Bauxite, probably derived from the decay of lavas, is found between Glenarm and Broughshane, associated with brown and red pisolitic iron-ores; both these materials are worked commercially.
The 4th century found Mutina in a state of decay; the ravages of Attila and the troubles of the Lombard period left it a ruined city in a wasted land.
But the ramparts were long ago demolished; only natives, Malays, Arabs and Chinese live here, and the great European houses have either fallen into decay or been converted into magazines and warehouses.
After that it seems to have fallen into decay or been destroyed, but was restored by Assur-nasir-pal, about 880 B.C., and from that time to the overthrow of the Assyrian power it remained a residence city of the Assyrian kings.
Of more importance is the fact that, in co-operation with the bishops of Rome, he carried out the organization of the church in Bavaria, and began the reorganization of the Frankish church, which had fallen into confusion and decay during the political disorders of the last years of the Merovingians.
After the decay of Aquileia and Iulium Carnicum (Zuglio) it became the chief town of the district of Friuli and gave its name to it.
The Buddhist religion, then beginning to decay in India, was working its way to a new growth in China, and contemporaneously the Nestorian Christians were establishing bishoprics at Herat, Mer y and Samarkand, whence they subsequently proceeded to Kashgar, and finally to China itself.
The provincial schools, dependent upon so decrepit an alma mater, were suffered to decay.
The city was at one time an important commercial and mining centre, but much of its importance was lost through the transfer of trade to Cali and Pasto, through the decay of neighbouring mining industries, and through political disturbances.
This valley i$ famed for its fertility, and is admirably irrigated by canals, part of which, however, fell into decay after 55,000 of the inhabitants migrated to Russian territory in 1881.
The time of the Ashtarkhanides had been for the most part a time of dissolution and decay; fanaticism and imbecility went hand in hand.
But "the terrible power in the universal church, the great riches and the extraordinary prestige" of the Society, which Palafox complained had raised it "above all dignities, laws, councils and apostolic constitutions," carried with them the seeds of rapid and inevitable decay.
It is also possible that the compiler has himself attempted here and there to harmonize to a certain extent the various Gnostic doctrines, yet in no case is this collection of sources given by Hippolytus to be passed over; it should rather be considered as important evidence for the beginnings of the decay of Gnosticism.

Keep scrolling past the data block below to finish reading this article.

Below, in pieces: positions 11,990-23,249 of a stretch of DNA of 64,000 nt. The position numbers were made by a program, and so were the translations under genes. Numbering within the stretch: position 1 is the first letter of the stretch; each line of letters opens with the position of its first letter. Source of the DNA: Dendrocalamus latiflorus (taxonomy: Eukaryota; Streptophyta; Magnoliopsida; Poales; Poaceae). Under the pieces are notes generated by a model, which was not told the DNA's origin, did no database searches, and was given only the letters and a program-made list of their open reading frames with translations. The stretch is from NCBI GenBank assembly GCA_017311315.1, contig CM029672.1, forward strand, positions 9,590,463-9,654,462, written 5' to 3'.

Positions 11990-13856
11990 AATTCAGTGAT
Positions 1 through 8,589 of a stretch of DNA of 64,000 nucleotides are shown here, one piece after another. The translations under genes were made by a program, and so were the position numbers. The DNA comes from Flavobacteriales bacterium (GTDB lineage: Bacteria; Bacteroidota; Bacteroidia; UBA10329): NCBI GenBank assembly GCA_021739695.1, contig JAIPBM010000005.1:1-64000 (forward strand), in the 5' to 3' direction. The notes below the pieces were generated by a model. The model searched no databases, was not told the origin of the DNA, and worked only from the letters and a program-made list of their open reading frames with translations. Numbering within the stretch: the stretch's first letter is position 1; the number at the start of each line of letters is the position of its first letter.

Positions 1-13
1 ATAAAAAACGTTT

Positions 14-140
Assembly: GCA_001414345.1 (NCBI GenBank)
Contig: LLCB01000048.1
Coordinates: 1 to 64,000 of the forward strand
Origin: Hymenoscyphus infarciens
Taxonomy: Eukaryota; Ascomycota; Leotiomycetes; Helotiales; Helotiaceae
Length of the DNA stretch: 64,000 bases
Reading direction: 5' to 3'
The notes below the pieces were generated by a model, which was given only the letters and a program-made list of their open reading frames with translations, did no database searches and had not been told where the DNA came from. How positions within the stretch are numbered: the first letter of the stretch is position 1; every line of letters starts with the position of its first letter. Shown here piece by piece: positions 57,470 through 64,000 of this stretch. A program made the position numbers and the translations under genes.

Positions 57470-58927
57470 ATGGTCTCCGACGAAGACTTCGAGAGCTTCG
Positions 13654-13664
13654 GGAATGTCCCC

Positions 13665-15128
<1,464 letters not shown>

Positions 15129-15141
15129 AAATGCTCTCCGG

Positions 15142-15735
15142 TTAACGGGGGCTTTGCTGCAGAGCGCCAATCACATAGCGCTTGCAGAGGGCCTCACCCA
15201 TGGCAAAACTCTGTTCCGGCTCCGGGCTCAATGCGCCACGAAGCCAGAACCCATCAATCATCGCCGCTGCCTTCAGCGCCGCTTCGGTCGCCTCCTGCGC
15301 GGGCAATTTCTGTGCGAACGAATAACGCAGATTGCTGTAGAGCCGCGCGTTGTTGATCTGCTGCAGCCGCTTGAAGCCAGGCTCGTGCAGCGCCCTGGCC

The, cochineal insect was once an important commercial product, but the industry has fallen into decay.
Ranking during the early centuries of its existence as one of the greatest cities of Islam, Marrakesh has long been in a state of grievous decay, but it is rendered attractive by the exceptional beauty of its situation, the luxuriant groves and gardens by which it is encompassed and interspersed, and the magnificent outlook which it enjoys towards the mountains.
It fell com pletely into decay, and it is only of recent years that the jungle has been cleared away, the ruins laid bare, and some measure of prosperity brought back to the surrounding country by the restoration of hundreds of village tanks.
This policy was accompanied by a gradual decay of civic feeling and municipal enterprise, which showed itself mainly in the unwillingness of the townsmen to become candidates for local magistracies, or to take up the burdens entailed in membership of the municipal senate.
Two lofty platforms along the Tigris front had served as foundations of the palaces hitherto built, but the platforms had been wrecked and the palaces were in decay.
The souls of members of the tribe who have died survive in these slips of wood, which are treasured up for long generations and repaired if they decay.
It was chiefly the mineral wealth of the Cordilleran region, first developed on the far Pacific slope, and later in many parts of the inner mountain ranges, that urged pioneers across the dry plains into the apparently inhospitable mountain region; there the adventurous new-corners rapidly worked out one mining district after another, exhausting and abandoning the smaller camps to early decay and rushing in feverish excitement to new-found river fields, but establishing important centres of varied industries in the more important mining districts.